Hair loss in women

Female Pattern Hair Loss

While not many are aware, Female Pattern Hair Loss is more common than expected. There are a variety of reasons that trigger it, but the science is the same for both genders:

Female Pattern Hair Loss is triggered by androgens (male hormones), and can occur anytime post-puberty, but is most common post-menopause. It’s brought on by the reduction of female hormones, and therefore the increase in male hormones.  As with men, the hormone dihydrotestosterone (DHT) is converted from testosterone, via the enzyme 5-alpha reductase.  DHT leads to thinning and fall out.

Classification of Female-Pattern Hair Loss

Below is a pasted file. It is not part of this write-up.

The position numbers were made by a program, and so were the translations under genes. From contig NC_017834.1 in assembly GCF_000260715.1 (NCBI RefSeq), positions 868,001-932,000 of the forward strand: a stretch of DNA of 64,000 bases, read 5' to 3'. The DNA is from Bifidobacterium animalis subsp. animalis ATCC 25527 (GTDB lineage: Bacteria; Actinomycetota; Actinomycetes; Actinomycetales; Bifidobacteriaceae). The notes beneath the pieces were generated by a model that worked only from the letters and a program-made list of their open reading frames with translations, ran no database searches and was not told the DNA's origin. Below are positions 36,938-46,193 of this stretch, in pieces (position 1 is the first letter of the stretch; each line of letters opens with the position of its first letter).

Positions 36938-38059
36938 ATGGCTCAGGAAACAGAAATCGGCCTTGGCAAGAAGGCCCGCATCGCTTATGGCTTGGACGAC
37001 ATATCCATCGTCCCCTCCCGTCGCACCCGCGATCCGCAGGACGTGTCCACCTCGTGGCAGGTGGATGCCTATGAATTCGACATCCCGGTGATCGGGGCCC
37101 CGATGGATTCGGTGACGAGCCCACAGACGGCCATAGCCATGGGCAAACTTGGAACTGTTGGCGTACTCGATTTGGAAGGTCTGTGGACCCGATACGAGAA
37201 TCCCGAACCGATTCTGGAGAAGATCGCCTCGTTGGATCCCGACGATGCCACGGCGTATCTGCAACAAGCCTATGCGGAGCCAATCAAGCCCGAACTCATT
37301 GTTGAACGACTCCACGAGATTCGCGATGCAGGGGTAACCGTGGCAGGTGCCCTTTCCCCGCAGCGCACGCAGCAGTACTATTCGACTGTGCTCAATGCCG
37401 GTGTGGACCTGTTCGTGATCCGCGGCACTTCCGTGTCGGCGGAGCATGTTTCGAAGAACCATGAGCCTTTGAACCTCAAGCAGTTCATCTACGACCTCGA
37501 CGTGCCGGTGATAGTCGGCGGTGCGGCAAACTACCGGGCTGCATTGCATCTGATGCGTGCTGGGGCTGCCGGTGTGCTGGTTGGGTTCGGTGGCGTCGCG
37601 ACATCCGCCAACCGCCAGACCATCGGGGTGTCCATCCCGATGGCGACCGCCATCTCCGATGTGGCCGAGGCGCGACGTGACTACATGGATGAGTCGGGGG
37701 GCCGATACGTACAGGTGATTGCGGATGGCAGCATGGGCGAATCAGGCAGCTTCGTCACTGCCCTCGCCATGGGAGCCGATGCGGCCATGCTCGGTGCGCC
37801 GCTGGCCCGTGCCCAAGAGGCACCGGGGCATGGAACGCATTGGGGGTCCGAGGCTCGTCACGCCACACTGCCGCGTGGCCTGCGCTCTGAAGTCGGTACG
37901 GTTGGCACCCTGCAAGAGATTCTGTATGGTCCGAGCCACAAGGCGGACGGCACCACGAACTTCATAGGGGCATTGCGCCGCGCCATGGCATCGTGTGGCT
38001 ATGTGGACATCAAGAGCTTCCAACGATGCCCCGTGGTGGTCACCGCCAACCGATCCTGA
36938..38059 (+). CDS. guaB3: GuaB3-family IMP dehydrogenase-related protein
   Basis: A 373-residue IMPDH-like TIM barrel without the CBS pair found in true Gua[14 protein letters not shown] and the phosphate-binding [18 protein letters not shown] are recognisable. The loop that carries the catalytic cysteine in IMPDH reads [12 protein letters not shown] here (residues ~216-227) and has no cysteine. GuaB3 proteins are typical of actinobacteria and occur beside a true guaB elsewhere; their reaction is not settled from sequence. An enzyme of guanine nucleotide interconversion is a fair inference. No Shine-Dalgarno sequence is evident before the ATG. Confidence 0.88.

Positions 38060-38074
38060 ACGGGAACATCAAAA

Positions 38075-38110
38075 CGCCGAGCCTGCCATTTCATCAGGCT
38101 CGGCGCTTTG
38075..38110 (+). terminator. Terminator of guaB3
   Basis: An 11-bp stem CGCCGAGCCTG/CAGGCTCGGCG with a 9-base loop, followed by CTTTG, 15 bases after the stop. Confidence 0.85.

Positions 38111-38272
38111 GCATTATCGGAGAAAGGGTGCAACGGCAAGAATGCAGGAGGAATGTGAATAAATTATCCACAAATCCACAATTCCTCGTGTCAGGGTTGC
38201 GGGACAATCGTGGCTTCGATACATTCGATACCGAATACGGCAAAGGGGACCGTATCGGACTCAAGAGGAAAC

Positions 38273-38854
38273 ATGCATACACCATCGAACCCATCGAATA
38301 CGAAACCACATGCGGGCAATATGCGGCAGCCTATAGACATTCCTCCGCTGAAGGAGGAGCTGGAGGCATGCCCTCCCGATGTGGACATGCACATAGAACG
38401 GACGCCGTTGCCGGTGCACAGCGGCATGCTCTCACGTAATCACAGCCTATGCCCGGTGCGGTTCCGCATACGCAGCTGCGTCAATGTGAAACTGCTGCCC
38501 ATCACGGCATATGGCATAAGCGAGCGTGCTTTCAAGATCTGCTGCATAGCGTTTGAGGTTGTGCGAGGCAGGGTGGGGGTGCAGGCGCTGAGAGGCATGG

Type 1:

Hair loss is relatively unnoticeable at this stage as the hairline at the front remains relatively unaffected. If the hair is parted, the hair loss becomes more visible.

Type 2:

Here, women will notice the following: thinning, shedding, decrease in volume and a widening centre part.

Type 3:

By this point, hair has thinned out so much it’ difficult to the scalp, and may be worsened by either hair shrinkage, progressive thinning and extensive loss.

Pregnancy and Childbirth

Pregnant women will often find that their hair is thicker during pregnancy, due to the delayed ‘shedding’ process. Therefore, after the baby is born, new mums will see a higher than normal amount of hair loss.  It tends to go back to normal 6-12 months post-childbirth.